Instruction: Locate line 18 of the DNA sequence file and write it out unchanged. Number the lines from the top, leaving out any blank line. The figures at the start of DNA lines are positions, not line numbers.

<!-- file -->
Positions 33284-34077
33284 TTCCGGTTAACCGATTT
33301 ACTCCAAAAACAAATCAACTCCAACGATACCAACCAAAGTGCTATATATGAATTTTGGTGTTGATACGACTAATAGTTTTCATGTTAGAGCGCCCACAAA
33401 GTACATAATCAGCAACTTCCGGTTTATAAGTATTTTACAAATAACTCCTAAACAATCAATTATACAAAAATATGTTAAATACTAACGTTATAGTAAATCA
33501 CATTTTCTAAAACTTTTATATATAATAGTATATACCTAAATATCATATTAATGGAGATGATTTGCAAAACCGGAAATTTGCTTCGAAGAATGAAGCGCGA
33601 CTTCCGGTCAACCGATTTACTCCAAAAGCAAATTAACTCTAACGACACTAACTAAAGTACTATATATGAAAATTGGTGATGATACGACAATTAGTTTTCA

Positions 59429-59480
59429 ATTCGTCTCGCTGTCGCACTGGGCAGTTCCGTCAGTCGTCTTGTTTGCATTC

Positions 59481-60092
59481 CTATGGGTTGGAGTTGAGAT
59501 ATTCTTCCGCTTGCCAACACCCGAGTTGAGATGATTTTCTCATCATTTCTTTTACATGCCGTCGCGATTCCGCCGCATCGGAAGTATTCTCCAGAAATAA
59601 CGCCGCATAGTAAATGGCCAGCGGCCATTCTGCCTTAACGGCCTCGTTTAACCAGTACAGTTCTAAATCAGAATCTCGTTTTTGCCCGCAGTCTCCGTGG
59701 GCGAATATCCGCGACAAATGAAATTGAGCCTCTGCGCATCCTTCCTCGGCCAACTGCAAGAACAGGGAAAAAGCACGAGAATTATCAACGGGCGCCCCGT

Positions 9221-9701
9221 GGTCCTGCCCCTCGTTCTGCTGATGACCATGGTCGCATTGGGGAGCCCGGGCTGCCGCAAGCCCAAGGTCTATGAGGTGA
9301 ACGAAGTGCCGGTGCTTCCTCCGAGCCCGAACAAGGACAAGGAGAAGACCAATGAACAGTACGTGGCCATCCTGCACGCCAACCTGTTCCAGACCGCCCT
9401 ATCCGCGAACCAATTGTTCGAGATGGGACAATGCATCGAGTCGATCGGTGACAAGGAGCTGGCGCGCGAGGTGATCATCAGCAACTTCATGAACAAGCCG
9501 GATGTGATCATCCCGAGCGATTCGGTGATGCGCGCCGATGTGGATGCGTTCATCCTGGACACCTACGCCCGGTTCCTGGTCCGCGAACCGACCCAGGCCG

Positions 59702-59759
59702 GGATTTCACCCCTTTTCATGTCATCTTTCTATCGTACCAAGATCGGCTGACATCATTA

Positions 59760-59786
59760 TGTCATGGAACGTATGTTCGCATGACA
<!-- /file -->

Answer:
9501 GATGTGATCATCCCGAGCGATTCGGTGATGCGCGCCGATGTGGATGCGTTCATCCTGGACACCTACGCCCGGTTCCTGGTCCGCGAACCGACCCAGGCCG